This week, a crisis rocked the digital newsroom of Current Affairs, a small but influential American Left-wing publication established in 2016 by Nathan J. Robinson, a Yale Law School graduate and erstwhile Harvard Ph.D. candidate. Robinson is a foppish character: he affects an English accent and a dandified mode of dress, and had grown weary of his employees’ recent attempts to organise a cooperative workplace rooted in egalitarian principles of governance. Following a contentious Zoom meeting on August 7, Robinson began eliminating positions as part of an attempt to regain control of a project he regarded as uniquely his. ...
The only way to survive the vaccine wars
In times like these, the best course is to disengage and stay out of it
In America, the personal is well and truly political — and one of the tools that blends the two together is “nudging“.
Covid-19 safeguards constitute the latest front in this new form of behaviour change, with federal and state governments content to hand off essential public health and police functions to an army of citizen-deputies who work for free. Boldly proclaiming one’s resistance to vaccination or masking when such measures are required, or reporting and shaming those who run afoul of those rules, puts everyday workers — who might politely suggest you put on a mask, or forget to wear one themselves — squarely in a neoliberal no-man’s-land, surrounded on all sides by potential enemies. ...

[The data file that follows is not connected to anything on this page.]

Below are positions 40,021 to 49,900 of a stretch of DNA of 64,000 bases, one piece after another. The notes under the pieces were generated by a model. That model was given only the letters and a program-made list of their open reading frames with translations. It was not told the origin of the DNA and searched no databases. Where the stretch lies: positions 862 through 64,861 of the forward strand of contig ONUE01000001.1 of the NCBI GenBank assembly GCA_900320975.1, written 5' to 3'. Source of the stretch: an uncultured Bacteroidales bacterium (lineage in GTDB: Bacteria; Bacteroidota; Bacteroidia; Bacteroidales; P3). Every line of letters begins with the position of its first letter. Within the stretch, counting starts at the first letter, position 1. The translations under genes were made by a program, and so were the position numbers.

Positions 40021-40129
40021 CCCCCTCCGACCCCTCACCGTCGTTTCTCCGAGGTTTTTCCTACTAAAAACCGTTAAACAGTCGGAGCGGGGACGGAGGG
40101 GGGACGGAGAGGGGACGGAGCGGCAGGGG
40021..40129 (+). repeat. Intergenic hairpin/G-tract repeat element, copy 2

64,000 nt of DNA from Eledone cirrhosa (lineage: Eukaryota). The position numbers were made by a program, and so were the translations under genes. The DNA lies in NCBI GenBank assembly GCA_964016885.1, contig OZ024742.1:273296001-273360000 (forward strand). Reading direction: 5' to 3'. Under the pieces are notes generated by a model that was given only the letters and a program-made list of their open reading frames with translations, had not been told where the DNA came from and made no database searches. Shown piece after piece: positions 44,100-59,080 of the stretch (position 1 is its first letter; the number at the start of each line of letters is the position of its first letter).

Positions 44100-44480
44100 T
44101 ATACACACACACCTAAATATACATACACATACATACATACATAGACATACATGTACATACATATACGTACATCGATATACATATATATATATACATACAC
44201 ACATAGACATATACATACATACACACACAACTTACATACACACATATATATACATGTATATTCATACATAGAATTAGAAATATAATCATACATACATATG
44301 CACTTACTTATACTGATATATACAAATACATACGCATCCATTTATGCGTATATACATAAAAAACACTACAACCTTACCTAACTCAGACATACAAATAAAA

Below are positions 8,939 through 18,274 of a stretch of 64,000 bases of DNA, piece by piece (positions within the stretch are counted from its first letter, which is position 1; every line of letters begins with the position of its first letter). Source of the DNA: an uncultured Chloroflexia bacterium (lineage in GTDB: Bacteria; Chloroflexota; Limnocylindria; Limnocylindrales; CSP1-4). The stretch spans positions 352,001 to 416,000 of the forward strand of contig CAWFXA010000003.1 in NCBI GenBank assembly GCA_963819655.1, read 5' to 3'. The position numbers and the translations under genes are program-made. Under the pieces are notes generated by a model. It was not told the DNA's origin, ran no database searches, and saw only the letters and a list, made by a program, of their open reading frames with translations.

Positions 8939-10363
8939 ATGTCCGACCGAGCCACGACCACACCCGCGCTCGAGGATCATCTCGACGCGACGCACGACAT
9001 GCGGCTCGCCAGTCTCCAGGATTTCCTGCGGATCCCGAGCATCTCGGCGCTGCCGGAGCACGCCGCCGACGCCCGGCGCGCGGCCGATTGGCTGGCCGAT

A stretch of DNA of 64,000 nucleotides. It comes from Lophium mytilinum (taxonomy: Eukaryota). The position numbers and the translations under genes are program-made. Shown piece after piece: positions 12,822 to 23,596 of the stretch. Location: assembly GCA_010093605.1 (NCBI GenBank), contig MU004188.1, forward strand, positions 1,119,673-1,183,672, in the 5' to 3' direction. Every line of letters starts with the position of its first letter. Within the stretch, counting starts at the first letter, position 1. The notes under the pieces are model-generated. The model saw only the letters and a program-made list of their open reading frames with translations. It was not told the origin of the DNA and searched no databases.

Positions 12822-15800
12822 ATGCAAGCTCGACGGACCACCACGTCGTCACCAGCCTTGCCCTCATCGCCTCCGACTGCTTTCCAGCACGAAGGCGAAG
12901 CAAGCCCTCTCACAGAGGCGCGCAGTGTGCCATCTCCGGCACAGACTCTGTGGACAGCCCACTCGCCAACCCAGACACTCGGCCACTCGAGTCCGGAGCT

What wrestling taught Donald Rumsfeld about power and pain
The former defence secretary never forgot the principles of his college sport
Donald Rumsfeld, who served as secretary of defense under Presidents Gerald Ford and George W. Bush, died on Tuesday from multiple myeloma. Rumsfeld crammed decades of experience as a consummate Washington insider into those 88 years — as a congressman, White House staffer for Nixon, Chief of Staff and Secretary of Defence for Ford and then George W Bush, as well as manifold corporate roles — but less well known is his first career.
As a young man, Donald Rumsfeld was a blue-chip amateur wrestling recruit out of New Trier High School in Winnetka, Illinois. Heavily sought after by the powerhouse college wrestling programs of the Midwest, Rumsfeld instead accepted a partial scholarship to Princeton, where he would occupy a three-year starting slot at the 157-pound weight class during arguably the most competitive period in the history of the Eastern Intercollegiate Wrestling Association — a time when conference powerhouses Penn State University and the University of Pittsburgh had arisen as serious contenders to the long-time NCAA tournament dominance of the state universities of Oklahoma and Iowa. ...